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This is what happened in and outside prison as Billy Ray Irick was put to death

USA TODAY logo USA TODAY 6 days ago Natalie Allison and Dave Boucher

a person standing in front of a fence: Pro-death penalty supporter Rick Laude of Nashville holds a small boombox playing the AC/DC song "Hells Bells" outside of the Riverbend Maximum Security Institution before the execution of Billy Ray Irick in Nashville, Tenn., Thursday, Aug. 9, 2018.

Pro-death penalty supporter Rick Laude of Nashville holds a small boombox playing the AC/DC song "Hells Bells" outside of the Riverbend Maximum Security Institution before the execution of Billy Ray Irick in Nashville, Tenn., Thursday, Aug. 9, 2018.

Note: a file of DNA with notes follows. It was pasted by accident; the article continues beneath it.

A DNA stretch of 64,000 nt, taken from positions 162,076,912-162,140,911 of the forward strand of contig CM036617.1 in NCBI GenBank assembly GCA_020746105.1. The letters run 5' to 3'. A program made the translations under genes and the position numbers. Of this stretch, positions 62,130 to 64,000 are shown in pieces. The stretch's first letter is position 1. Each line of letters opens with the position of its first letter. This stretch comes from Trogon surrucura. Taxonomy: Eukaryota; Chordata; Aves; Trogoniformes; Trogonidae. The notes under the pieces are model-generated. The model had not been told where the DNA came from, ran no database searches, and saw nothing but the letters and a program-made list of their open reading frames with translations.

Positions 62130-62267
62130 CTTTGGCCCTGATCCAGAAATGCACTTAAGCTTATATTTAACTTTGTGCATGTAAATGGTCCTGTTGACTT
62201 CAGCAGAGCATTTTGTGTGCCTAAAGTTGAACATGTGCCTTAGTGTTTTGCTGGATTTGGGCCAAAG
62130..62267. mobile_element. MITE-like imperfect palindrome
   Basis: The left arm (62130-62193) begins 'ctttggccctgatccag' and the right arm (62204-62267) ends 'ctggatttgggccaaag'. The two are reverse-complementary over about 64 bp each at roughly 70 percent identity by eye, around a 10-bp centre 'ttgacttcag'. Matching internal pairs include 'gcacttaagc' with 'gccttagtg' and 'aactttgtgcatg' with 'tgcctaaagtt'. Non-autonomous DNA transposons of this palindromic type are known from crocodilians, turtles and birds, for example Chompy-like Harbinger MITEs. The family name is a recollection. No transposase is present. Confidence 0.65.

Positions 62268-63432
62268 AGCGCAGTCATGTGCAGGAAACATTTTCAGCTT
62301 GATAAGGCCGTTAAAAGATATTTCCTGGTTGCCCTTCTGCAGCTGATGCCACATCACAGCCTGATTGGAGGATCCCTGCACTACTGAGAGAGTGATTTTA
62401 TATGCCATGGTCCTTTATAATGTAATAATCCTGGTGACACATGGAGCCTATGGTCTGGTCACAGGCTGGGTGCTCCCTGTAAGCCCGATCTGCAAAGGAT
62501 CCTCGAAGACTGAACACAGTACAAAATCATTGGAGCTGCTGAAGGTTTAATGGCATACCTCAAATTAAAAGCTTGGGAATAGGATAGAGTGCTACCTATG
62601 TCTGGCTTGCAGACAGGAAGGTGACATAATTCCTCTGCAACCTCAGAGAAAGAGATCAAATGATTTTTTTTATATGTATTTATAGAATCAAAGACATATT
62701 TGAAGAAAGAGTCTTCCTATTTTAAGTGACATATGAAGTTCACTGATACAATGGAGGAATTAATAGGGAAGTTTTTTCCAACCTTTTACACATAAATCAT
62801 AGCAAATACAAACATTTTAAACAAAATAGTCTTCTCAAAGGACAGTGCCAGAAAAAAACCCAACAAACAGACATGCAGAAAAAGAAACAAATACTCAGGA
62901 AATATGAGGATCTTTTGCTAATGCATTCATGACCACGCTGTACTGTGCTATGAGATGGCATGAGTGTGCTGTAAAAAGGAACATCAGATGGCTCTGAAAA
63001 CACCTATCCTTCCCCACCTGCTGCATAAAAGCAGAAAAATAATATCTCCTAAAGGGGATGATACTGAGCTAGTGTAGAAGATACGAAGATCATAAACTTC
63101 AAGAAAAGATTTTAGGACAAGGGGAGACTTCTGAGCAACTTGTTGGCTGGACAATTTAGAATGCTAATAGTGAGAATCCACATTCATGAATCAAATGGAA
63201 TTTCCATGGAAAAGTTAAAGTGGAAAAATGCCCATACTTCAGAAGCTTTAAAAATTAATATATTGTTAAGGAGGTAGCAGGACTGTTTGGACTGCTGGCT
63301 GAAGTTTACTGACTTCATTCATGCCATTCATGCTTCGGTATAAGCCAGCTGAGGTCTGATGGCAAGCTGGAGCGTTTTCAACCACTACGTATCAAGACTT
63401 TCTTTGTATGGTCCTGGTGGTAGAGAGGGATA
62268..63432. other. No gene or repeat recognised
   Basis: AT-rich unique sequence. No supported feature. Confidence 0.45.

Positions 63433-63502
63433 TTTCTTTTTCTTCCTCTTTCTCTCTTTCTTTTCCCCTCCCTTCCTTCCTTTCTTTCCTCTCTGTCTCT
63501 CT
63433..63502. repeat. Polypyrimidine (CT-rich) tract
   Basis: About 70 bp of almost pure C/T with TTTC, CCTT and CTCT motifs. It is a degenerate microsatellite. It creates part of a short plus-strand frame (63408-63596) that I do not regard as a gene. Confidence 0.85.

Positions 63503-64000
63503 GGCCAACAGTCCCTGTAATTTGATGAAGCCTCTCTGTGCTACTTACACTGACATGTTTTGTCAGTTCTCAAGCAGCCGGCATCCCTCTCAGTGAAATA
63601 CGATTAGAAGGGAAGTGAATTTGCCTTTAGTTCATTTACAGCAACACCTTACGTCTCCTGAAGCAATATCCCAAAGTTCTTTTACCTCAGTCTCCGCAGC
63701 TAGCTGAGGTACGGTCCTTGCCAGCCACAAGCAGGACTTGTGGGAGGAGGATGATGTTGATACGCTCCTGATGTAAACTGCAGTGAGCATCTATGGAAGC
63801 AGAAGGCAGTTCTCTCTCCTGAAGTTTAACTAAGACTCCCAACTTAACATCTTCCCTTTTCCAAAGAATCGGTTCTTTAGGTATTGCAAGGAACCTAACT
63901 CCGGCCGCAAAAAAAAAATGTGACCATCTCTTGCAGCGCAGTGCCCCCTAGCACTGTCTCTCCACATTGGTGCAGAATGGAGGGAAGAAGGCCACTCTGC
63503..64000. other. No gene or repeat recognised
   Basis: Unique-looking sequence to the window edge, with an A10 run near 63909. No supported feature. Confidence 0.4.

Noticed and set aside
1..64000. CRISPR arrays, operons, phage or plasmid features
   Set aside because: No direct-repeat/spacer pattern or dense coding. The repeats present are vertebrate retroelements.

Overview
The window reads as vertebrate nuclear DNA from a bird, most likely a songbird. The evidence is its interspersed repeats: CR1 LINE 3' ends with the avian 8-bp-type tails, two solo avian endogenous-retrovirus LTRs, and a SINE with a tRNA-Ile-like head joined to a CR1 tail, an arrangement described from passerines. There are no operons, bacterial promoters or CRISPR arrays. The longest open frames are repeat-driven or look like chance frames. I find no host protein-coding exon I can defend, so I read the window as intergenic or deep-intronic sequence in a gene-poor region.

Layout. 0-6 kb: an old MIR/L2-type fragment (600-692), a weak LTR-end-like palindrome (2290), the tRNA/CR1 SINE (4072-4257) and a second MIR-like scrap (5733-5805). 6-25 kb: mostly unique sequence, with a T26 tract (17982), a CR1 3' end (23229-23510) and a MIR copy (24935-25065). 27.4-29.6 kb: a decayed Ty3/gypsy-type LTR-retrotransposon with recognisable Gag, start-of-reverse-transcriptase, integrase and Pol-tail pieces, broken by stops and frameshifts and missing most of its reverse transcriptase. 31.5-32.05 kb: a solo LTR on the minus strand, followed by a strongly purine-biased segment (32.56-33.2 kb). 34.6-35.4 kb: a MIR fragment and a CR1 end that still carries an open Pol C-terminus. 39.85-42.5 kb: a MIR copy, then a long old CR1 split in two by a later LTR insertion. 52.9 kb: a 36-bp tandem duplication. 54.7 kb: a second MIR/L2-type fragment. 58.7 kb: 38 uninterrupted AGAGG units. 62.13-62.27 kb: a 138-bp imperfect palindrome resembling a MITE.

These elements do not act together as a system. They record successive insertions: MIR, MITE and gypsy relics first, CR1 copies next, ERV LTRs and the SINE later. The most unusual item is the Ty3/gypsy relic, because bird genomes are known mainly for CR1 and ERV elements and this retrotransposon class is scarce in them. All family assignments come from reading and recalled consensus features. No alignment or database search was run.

© Andrew Nelles / The Tennessean

NASHVILLE, Tenn. – In the parking lot of Riverbend Maximum Security Institution here, an empty podium and tent stood under a gray sky.

It was muggy and quiet.

A small group of reporters – those who weren’t selected as the seven media witnesses to the state execution of Billy Ray Irick – shuffled around the parking lot awaiting news of his death, a sentence set to be carried out more than three decades after Irick was convicted of the Knox County murder of 7-year-old Paula Dyer.

Orange cones and caution tape dotted a field by the prison, a grassy area that would become a gathering point for those who came to make known their opinions on the execution of Irick.

On the right side were those who came to hold a vigil in protest of Irick’s execution, a somber crowd of 50 clergy members, activists and everyday citizens who oppose the death penalty.

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On the left of the cones, just four supporters of Irick’s execution gathered.

Rick Laude, of Nashville, arrived with a portable speaker, announcing he would play AC/DC’s “Hells Bells” during the time Irick’s execution was scheduled to take place.